by Manshu on February 1, 2013
Couple of days ago I wrote a post answering some questions about monetary policy. and in this post I’m going to write about the difference between fiscal policy and monetary policy as these are two terms which are used together quite often.
Both of these are used to influence the economy of a country, but while the monetary policy is decided by the central bank or RBI in India’s case, the fiscal policy is decided by the government.
Monetary policy is carried out by RBI and manifests itself by setting interest rates like the Repo and Reverse Repo as well as determining levels of CRR and SLR which influence money supply and credit flow in the economy.
The main aim of RBI’s monetary policy is to keep a check on inflation and maintain an optimum level of GDP growth at the same time. If they raise the interest rates too high then that might help in checking inflation but at the same time deter economic activity and slow down GDP growth, and if they keep the rates too low then that will promote economic activity but it will also spur inflation.
They have to keep a balance between both so one is not sacrificed for the sake of the other.
The RBI is independent from the government and you can see this in the fact that RBI has been very slow to lower rates even when a lot of government officials have
publicly said that rates should come down in the past couple of years or so.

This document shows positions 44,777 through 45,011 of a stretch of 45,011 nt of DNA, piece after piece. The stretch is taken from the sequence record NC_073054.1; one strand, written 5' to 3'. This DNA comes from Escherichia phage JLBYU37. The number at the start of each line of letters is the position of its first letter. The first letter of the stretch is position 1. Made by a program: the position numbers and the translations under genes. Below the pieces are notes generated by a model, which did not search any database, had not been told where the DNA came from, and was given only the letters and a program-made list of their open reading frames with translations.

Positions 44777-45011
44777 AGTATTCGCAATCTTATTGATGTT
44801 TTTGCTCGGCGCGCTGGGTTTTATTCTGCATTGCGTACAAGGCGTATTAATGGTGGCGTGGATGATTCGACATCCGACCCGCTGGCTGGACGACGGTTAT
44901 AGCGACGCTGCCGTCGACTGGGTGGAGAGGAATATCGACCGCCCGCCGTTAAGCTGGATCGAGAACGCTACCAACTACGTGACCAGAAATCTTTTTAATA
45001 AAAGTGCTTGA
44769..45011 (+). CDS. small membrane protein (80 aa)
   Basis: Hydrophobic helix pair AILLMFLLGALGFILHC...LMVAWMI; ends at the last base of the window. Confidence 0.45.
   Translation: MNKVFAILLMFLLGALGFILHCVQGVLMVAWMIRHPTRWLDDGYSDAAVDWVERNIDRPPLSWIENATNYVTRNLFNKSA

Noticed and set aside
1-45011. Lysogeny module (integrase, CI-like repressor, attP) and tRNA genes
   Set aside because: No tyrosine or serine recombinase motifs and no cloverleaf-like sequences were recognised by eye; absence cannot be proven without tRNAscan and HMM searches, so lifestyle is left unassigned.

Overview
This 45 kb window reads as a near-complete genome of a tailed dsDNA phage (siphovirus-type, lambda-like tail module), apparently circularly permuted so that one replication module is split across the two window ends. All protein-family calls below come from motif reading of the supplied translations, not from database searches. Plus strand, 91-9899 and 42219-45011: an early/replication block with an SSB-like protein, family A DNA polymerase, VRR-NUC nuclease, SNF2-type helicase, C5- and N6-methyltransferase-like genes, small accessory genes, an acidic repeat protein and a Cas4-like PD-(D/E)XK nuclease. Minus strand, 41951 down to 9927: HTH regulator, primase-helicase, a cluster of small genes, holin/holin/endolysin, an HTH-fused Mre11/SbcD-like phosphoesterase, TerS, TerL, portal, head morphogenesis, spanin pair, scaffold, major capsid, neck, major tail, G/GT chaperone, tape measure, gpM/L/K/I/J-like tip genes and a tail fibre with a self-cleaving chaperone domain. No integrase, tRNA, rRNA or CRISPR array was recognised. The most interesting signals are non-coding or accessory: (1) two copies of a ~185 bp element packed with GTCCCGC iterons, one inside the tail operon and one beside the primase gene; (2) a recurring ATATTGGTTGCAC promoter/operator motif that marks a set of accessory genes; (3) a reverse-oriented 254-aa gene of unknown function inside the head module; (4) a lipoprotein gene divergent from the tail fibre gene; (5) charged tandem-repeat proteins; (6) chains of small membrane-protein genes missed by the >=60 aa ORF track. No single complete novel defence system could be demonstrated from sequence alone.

Fiscal policy is the policy that determines how the government spends money, and taxes people to pay for those expenses. Taxes are the main form of earnings for the government although there are other forms as well like 3G auctions or PSU disinvestments. When the government is not able to come up with enough earnings to pay for their expenses they incur a fiscal deficit (Read: What is the meaning of fiscal deficit? ), and this deficit is financed by borrowings.
The purpose of the fiscal policy is to promote economic growth as well, and during times of recession when government increases its spending or cuts taxes – that’s termed as a fiscal stimulus package because you are using the instruments of fiscal policy to boost the economy. India has had three fiscal stimulus packages following the last recession which involved tax cuts and boosts in spending, and were similar to stimulus measures used by countries around the world.
The goals of the monetary policy and fiscal policy are the same which is to promote stable and growing economic conditions in an economy, but the instruments used to carry these out and the bodies that carry these out are different.
They should be in synch to work well and such that actions of one don’t scuttle the actions of another and they succeed in their goals of maintaining a reasonable level of inflation and steady economic growth.